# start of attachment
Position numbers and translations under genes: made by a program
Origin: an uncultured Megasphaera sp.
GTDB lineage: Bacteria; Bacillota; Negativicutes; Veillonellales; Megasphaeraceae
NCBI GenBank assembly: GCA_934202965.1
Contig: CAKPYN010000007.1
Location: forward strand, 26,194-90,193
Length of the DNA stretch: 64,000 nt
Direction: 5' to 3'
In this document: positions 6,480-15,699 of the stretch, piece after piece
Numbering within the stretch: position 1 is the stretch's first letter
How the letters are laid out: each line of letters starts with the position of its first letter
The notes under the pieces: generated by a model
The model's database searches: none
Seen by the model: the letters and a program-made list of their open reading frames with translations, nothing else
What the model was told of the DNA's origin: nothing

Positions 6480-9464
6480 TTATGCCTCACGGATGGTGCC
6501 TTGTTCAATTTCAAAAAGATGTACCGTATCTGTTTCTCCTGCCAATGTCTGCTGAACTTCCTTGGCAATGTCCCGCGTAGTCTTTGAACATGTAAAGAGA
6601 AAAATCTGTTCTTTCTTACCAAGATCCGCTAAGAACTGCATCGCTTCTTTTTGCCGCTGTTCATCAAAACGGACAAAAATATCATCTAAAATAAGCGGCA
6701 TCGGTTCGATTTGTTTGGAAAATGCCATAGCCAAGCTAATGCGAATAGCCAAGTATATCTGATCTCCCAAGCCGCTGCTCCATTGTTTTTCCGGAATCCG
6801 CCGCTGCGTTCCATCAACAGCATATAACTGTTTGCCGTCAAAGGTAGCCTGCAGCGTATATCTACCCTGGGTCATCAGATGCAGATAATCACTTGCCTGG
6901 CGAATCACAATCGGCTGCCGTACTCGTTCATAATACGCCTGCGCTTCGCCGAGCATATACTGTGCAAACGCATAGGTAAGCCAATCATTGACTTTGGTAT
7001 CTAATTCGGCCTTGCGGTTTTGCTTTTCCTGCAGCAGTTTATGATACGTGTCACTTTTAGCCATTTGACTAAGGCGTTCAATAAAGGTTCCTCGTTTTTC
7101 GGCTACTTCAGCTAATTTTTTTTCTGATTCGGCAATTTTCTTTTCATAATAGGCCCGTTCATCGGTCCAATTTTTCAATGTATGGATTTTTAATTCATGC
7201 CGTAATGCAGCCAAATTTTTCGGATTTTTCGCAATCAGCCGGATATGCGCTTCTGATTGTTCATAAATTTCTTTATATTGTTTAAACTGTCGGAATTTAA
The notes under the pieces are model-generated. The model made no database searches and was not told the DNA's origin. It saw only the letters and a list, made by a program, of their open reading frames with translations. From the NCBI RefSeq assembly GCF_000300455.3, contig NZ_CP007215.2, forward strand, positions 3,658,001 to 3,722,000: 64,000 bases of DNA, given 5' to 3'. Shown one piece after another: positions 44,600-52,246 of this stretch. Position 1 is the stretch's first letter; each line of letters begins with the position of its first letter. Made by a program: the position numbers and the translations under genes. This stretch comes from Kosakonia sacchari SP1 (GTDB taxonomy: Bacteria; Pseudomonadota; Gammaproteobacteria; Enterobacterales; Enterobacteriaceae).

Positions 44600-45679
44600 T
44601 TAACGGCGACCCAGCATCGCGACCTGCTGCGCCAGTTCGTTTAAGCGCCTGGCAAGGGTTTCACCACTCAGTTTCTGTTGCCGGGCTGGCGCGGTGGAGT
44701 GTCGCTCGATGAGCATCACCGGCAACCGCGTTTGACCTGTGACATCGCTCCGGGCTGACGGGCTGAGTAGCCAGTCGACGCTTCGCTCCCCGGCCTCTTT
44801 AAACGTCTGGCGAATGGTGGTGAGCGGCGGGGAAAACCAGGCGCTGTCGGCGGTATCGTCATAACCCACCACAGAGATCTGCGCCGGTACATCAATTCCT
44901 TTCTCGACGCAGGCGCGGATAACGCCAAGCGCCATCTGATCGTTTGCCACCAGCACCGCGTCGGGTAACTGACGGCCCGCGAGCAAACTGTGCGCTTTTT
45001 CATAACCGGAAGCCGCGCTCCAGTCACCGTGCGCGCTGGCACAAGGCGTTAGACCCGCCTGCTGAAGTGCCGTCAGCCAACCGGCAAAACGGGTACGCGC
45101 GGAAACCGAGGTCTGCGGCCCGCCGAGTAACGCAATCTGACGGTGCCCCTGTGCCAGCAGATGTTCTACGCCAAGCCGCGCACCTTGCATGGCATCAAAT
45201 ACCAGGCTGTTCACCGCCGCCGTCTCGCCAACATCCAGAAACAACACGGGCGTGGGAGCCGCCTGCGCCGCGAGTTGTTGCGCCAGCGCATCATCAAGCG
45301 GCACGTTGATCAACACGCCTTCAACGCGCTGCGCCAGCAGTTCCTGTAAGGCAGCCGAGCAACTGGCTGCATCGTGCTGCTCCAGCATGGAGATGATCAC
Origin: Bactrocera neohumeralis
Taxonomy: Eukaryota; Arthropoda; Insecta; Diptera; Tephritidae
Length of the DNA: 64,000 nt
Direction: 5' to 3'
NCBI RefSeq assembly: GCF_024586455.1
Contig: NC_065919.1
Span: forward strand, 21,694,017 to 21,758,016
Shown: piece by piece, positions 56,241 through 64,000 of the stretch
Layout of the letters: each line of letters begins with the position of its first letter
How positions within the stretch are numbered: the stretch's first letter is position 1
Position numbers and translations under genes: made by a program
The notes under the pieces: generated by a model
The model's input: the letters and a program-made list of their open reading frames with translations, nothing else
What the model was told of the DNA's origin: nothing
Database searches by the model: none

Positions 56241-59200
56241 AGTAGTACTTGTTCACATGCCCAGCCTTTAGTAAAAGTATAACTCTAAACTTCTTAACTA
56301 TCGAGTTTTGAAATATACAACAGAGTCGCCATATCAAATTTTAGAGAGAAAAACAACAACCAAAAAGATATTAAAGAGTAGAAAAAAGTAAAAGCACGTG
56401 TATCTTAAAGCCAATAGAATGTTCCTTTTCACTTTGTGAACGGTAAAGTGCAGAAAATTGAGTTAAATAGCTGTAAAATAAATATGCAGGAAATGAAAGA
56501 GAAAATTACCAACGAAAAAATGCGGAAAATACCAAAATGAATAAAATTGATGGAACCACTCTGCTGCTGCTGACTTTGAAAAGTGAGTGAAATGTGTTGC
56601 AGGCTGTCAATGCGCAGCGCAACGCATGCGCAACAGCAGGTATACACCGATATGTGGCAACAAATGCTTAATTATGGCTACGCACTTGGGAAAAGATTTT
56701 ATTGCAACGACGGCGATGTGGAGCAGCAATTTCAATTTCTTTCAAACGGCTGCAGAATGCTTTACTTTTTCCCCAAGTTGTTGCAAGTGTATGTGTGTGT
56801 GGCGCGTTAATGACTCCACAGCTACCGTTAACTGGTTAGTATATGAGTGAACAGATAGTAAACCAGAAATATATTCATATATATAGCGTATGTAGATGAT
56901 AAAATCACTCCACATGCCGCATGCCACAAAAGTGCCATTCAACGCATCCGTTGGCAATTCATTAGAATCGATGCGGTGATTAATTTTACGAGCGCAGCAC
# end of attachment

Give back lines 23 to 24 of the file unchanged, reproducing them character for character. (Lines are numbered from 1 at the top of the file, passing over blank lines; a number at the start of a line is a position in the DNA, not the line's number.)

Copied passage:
7001 CTAATTCGGCCTTGCGGTTTTGCTTTTCCTGCAGCAGTTTATGATACGTGTCACTTTTAGCCATTTGACTAAGGCGTTCAATAAAGGTTCCTCGTTTTTC
7101 GGCTACTTCAGCTAATTTTTTTTCTGATTCGGCAATTTTCTTTTCATAATAGGCCCGTTCATCGGTCCAATTTTTCAATGTATGGATTTTTAATTCATGC